- 9,49 €
Thomas Edison famously said that genius is 1% inspiration, 99% perspiration. Every day new solutions, revolutionary cures, and artistic breakthroughs are conceived and squandered by smart people. Along with the gift of creativity come the obstacles to making ideas happen: lack of organisation, lack of accountability and a lack of community support.
Scott Belsky has interviewsed hundreds of the most productive creative people and teams in the world, revealing one common trait: a carefully trained capacity for executing ideas. Implementing your ideas is a skill that can be taught, and Belshy distills the core principles in this book.
While many of us obsess about discovering great new ideas, Belsky shows why it is better to develop the capacity to make ideas happen - using old-fashioned passion and perspiration. Making Ideas Happen reveals the practical yet counterintuitive techniques of 'serial creatives' - those few who make their visions a reality.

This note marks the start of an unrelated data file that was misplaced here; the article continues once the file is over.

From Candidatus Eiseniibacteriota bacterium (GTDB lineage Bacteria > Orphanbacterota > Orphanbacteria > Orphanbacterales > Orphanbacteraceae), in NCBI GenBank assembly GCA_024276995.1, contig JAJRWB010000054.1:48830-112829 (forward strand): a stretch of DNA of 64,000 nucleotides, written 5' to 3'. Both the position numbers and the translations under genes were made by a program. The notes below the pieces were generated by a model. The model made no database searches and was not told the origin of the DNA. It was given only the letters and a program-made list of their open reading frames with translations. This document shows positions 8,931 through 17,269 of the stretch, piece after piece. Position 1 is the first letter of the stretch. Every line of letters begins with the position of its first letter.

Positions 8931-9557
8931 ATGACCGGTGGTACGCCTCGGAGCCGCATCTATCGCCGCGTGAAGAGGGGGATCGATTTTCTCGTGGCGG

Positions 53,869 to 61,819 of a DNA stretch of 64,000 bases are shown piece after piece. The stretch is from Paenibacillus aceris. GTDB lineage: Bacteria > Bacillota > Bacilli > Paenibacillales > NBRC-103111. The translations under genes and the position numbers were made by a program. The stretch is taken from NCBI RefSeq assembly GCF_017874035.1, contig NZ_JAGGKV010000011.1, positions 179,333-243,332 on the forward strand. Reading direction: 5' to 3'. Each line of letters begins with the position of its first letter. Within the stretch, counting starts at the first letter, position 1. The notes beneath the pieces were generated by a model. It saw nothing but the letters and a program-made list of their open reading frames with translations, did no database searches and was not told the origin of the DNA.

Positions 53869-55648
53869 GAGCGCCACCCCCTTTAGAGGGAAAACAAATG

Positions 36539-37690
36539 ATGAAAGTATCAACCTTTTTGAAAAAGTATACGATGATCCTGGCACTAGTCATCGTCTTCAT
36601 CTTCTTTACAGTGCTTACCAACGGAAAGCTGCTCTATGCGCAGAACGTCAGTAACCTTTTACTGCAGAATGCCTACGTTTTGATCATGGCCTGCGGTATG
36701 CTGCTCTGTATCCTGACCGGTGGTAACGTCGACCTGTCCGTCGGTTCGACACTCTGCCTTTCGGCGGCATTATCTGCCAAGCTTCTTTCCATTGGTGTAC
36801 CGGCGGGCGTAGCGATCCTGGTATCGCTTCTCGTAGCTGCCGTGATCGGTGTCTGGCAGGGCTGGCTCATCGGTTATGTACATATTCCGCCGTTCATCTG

Though creation always begins with an idea, ideas don't always lead to creation; examining why that's so, online entrepreneur Belsky finds that, no matter how unique or radically different ideas may be, the individuals and teams who carry those ideas to fruition share a number of common traits, such as engaging peers and leveraging communal forces. In this guide to realizing ideas, Belsky examines those traits in detail. Chapters like "The Chemistry of the Creative Team" set forth an action-based plan that forgoes time-wasting meetings and other corporate culture standbys, citing studies, progressive thinkers and case studies of companies like Best Buy, IBM and Sun Microsystems. Modern-day successes, Belsky contends, have traded "the traditional butts-in-chairs mindset" for a "Results Only Work Environment," where employees are compensated based on achievement of specified goals, rather than work hours. Ultimately, Belsky insists, creative success is a matter of rethinking methods and increasing focus, while emphasizing and rewarding old-fashioned passion and perspiration.